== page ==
BootVis and bithead

Whether this is the whole truth behind its removal is hard to judge. It’s possible that a tool such as BootVis could occasionally get things so wrong you’d end up with an unbootable system, in which case putting it in the hands of the public wouldn’t be terribly wise. Nevertheless, you’re all seasoned IT professionals who shrug your shoulders at the prospect of an unbootable machine – that’s what your tried-and-tested disaster-recovery solution is for, isn’t it? Obviously then, I have no compunction about recommending that the power users among you ignore Microsoft’s warnings and take an interesting poke around the innards of XP using BootVis. A quick web search will locate a download site holding the file, even if you can no longer get it from Microsoft.

BootVis and bithead

As for whether XP really does the work of BootVis all by itself, and silently too, is something I find hard to believe. I don’t recall XP ever telling me it was reorganising things on the disk and to wait several minutes.

AV integration with Security Center

I’ve been looking at some anti-virus applications recently, and I’m a little concerned that several of them have an unhealthy desire to shut down the XP Security Center and take over its workload themselves, replacing Security Center with their own application. While I’d have no problem with a vendor writing a better Security Center for their own application support needs, I can’t help feeling that this might be two steps forward and one step backwards. I think I’d be happier leaving the Security Center in place and making the AV/Firewall application work properly within the new security framework that Microsoft has provided. How can I be sure that some third-party vendor has implemented everything I need? I can’t, and it’s hard to tell by poking them with a pointy stick.

This reminds me a little of the early days of Windows printing, when some vendors decided to ignore the new printing subsystem and install their own attempts. Some of these were reasonable, but some were so dire it didn’t take long for them to realise the folly of their ways and fall into line by using the then-new Microsoft frameworks. I wonder if the same is happening today – they tell you to use their application because they haven’t got around to working cleanly with the XP SP 2 frameworks yet. Given that SP 2 is now nearly two years old, at least from a beta tester and coder’s point of view, I wonder if sheer laziness is at work?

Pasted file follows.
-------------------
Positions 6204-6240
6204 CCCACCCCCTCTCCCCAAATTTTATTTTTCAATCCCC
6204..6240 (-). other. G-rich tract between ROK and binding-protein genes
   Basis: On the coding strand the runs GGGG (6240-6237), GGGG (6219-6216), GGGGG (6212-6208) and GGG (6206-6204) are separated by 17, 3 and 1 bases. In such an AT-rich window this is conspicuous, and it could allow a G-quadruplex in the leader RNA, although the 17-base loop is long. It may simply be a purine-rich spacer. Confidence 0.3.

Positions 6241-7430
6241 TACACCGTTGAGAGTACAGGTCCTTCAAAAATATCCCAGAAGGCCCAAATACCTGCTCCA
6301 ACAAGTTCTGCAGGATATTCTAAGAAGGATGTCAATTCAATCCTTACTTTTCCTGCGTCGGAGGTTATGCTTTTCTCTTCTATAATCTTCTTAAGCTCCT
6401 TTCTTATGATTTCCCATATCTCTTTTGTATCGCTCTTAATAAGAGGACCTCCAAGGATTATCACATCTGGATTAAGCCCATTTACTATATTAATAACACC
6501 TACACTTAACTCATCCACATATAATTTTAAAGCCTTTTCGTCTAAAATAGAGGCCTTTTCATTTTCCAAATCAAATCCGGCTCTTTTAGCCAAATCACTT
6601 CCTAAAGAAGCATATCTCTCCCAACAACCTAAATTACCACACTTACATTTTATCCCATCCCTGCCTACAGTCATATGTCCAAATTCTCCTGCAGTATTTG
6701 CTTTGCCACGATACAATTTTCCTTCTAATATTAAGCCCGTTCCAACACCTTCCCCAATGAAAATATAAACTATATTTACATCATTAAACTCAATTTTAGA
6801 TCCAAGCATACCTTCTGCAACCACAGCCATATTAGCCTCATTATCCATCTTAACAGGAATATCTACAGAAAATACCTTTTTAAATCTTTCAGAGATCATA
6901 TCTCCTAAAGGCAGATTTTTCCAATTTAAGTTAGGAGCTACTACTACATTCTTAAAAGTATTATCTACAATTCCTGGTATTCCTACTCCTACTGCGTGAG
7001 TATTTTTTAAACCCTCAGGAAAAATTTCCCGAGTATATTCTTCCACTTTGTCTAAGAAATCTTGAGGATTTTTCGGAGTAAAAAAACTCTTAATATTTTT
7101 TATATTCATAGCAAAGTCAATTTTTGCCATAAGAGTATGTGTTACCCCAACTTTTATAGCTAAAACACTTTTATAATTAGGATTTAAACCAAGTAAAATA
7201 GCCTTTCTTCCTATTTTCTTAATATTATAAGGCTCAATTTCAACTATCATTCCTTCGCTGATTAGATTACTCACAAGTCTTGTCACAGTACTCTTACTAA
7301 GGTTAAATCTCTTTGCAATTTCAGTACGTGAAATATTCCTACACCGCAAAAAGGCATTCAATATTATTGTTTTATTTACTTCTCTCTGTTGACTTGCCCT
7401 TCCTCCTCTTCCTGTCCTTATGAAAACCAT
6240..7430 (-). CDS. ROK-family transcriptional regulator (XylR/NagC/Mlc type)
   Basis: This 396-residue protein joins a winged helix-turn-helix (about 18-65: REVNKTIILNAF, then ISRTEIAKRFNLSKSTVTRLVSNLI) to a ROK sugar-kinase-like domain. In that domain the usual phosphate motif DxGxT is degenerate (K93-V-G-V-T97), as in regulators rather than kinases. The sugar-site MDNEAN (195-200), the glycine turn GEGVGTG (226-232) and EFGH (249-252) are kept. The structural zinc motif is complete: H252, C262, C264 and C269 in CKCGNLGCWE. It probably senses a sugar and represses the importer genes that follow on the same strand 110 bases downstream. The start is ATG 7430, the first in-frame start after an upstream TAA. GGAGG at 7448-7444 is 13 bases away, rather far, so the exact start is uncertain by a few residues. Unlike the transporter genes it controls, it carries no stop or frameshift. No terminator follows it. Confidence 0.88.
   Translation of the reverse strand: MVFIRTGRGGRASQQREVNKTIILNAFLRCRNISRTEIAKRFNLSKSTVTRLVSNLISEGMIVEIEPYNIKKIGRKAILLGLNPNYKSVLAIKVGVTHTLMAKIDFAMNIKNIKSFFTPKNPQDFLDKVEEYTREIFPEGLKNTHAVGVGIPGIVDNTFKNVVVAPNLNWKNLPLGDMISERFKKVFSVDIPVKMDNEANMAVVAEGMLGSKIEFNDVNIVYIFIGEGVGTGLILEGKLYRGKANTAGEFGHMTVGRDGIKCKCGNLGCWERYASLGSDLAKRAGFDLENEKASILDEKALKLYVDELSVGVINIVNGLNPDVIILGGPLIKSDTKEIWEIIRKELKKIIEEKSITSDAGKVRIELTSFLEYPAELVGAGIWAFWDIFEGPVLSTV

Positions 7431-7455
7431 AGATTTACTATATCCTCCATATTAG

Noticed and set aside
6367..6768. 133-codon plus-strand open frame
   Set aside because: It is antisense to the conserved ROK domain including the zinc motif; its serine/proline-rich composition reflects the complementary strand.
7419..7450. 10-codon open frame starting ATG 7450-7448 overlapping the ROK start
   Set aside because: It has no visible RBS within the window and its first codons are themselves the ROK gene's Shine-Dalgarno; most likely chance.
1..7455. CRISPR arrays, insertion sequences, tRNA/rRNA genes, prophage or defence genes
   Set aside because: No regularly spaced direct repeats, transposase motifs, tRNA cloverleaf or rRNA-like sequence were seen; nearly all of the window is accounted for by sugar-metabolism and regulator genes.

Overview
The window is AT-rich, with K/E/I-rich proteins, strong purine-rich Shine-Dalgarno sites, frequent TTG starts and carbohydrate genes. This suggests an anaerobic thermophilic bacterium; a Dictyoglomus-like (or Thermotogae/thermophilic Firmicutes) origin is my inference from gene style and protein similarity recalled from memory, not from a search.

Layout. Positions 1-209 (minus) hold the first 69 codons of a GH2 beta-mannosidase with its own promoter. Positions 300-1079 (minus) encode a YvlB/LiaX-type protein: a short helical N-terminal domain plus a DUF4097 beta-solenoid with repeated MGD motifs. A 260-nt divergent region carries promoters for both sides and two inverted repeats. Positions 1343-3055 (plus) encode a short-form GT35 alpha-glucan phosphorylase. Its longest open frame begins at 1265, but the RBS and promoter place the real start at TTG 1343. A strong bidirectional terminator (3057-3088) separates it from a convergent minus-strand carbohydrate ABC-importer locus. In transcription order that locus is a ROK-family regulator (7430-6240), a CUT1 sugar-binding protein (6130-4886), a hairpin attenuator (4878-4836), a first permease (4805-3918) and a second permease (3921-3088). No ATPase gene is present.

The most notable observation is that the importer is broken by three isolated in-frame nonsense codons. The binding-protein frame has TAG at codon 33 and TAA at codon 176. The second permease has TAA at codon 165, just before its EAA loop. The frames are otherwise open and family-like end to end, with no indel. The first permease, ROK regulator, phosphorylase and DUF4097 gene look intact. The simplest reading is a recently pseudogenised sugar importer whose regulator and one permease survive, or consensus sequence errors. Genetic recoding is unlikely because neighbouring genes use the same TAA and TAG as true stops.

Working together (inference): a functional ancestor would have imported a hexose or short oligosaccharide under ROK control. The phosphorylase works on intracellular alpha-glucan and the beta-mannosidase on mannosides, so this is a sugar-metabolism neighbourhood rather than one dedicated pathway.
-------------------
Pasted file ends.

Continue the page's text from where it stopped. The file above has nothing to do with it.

Sony Rootkit Rant

It’s rare that I get really angry, but it happened this week over the controversy about Sony BMG putting a rootkit application onto a music CD. The news came to me from the excellent website, where Mark Russinovich pontificates on the very advanced, deep and dirty parts of Windows. I’ve recommended this site many times before for its excellent utilities and tools, many of which are clearly best of breed.

So it was with some shock that I read how Sony BMG had stooped to unimaginable levels of irresponsibility when putting a new type of copy protection onto a music CD to prevent you from ripping it. If you attempt to play this disc on a Windows machine, it will insist you install a special Sony media player that lets you listen to pre-ripped tracks, which also enforces DRM (digital rights management) and won’t let you copy the disc. I don’t have any problem with properly thought-out DRM, provided it doesn’t get in the way of my day-to-day work and pleasure – iTunes Music Store works very well for me, although I’d be less happy if I used, for example, the most excellent Roku media extenders because these can’t play ITMS-encrypted material.

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